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the World Retail Congress held in Barcelona. Pantaloon Retail is the flagship company of Future Group, a business group catering to the entire Indian consumption space.

2.10 Future Group Manifesto
“Future” – the word which signifies optimism, growth, achievement, strength, beauty, rewards and perfection. Future encourages us to explore areas yet unexplored, write rules yet unwritten; create new opportunities and new successes. To strive for a glorious future brings to us our strength, our ability to learn, unlearn and re-learn our ability to evolve. We, in Future Group, will not wait for the Future to unfold itself but create future scenarios in the consumer space and facilitate consumption because consumption is development. Thereby, we will effect socio-economic development for our customers, employees, shareholders, associates and partners. Our customers will not just get what they need, but also get them where, how and when they need. We will not just post satisfactory results, we will write success stories. We will not just operate efficiently in the Indian economy, we will evolve it. We will not just spot trends; we will set trends by marrying our understanding of the Indian consumer to their needs of tomorrow. It is this understanding that has helped us succeed. And it is this that will help us succeed in the Future. We shall keep relearning. And in this process, do just one thing.

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2.11Rewrite Rules and Retain Values Group Vision:
Future Group shall deliver Everything, Everywhere, Every time for Every Indian Consumer in the most profitable manner.

Group Mission:
We share the vision and belief that our customers and stakeholders shall be served only by creating and executing future scenarios in the consumption space leading to economic development. We will be the trendsetters in evolving delivery formats, creating retail realty, making consumption affordable for all customer segments – for classes and for masses. We shall infuse Indian brands with confidence and renewed ambition. We shall be efficient, cost- conscious and committed to quality in whatever we do. We shall ensure that our positive attitude, sincerity, humility and united determination shall be the driving force to make us successful.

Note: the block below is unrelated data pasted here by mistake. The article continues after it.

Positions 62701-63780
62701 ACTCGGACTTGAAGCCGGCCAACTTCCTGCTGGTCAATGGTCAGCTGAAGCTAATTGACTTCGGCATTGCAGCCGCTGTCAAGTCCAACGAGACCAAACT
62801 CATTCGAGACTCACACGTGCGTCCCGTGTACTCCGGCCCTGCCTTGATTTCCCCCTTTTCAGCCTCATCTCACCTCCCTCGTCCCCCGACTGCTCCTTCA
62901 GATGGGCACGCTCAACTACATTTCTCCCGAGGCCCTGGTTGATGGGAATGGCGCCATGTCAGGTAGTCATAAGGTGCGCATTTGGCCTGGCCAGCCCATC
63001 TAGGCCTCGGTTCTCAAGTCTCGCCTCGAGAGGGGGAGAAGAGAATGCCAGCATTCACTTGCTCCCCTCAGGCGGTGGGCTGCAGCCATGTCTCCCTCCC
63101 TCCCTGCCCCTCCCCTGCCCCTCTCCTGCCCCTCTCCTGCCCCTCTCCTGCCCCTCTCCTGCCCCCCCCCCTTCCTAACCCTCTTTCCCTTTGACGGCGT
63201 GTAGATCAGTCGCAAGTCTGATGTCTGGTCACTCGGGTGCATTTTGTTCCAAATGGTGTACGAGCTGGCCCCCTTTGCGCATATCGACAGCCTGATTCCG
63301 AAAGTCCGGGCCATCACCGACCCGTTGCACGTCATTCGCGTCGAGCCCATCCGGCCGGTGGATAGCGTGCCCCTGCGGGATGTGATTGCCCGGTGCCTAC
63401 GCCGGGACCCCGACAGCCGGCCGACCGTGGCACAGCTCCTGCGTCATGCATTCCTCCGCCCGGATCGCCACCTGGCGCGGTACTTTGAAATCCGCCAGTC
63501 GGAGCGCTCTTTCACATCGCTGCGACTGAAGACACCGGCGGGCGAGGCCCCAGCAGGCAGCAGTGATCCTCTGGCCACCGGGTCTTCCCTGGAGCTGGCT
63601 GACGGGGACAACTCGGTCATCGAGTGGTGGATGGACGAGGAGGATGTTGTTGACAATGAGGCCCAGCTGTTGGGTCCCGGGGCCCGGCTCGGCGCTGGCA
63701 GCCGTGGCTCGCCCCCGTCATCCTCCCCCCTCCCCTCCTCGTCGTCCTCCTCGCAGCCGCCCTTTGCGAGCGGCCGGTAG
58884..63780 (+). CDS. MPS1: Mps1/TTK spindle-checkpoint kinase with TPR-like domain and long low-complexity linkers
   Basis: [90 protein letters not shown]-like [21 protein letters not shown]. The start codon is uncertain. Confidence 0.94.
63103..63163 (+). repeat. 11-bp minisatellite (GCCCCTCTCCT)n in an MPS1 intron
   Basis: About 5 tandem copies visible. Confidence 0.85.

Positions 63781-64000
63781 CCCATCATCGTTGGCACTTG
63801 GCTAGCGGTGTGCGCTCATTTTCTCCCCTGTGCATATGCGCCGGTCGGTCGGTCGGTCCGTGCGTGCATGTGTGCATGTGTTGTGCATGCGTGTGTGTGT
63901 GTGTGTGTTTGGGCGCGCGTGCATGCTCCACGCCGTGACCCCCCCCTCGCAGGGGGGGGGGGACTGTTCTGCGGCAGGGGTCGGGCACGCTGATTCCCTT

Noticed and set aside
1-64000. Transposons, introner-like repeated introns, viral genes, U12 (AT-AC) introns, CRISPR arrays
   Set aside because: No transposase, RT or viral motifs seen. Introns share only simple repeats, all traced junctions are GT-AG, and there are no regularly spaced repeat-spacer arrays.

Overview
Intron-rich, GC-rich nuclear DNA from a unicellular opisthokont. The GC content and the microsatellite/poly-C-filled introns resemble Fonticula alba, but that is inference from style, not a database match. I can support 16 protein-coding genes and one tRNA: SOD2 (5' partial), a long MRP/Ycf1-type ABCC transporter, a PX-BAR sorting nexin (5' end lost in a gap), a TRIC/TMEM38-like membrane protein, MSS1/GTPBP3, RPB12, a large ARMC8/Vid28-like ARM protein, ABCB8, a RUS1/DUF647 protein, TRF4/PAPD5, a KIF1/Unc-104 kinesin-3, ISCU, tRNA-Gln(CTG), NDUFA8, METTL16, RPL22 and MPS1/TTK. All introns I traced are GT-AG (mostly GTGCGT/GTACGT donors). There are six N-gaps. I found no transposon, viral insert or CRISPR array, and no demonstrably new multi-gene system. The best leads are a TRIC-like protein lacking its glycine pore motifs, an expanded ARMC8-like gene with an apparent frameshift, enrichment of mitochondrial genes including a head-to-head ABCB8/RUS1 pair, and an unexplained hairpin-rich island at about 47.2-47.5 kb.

Core Values:
• • • • • • Indianness: confidence in ourselves. Leadership: to be a leader, both in thought and business. Respect & Humility: to respect every individual and be humble in our conduct. Introspection: leading to purposeful thinking. Openness: to be open and receptive to new ideas, knowledge and information. Valuing and Nurturing Relationships: to build long term relationships.

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• • •

Simplicity & Positivity: Simplicity and positivity in our thought, business and action. Adaptability: to be flexible and adaptable, to meet challenges. Flow: to respect and understand the universal laws of nature.

2.12 Lines of Business
The company is present across several lines of business which have various formats (stores) lywood,The Dollar Store(JV)

 

Fashion - Pantaloons, Central, aLL, Brand Factory, Blue

Sky, Top 10, Fashion Station, Big Bazaar, Lee Cooper (JV). General Merchandise - Big Bazaar, Shoe Factory, Navras, Electronics Bazaar, Furniture Bazaar, KB'S FAIR PRICE
        

Electronics - eZone, Electronic Bazzaar, STAPLES(JV) Home Improvement - Home Town Furniture - Collection i, Furniture Bazaar, Home Bazaar E-tailing (Online Shopping) - www.futurebazaar.com Books & Music - Depot Leisure & Entertainment - Bowling Co., F123 Wellness - Star & Sitara, Tulsi

Telecom & IT - Gen M, M Bazaar, M-Port, ConvergeM, Future Axiom
  

Consumer Durables - Koryo, Sensei ,IPAQ Service - E Care , H Care

Malls - Central (Bangalore, Hyderabad, Pune, Mumbai, Vadodara, Gurgaon, Indore) Investment & Savings - Insurance: ULIP, Pension, Endowment etc.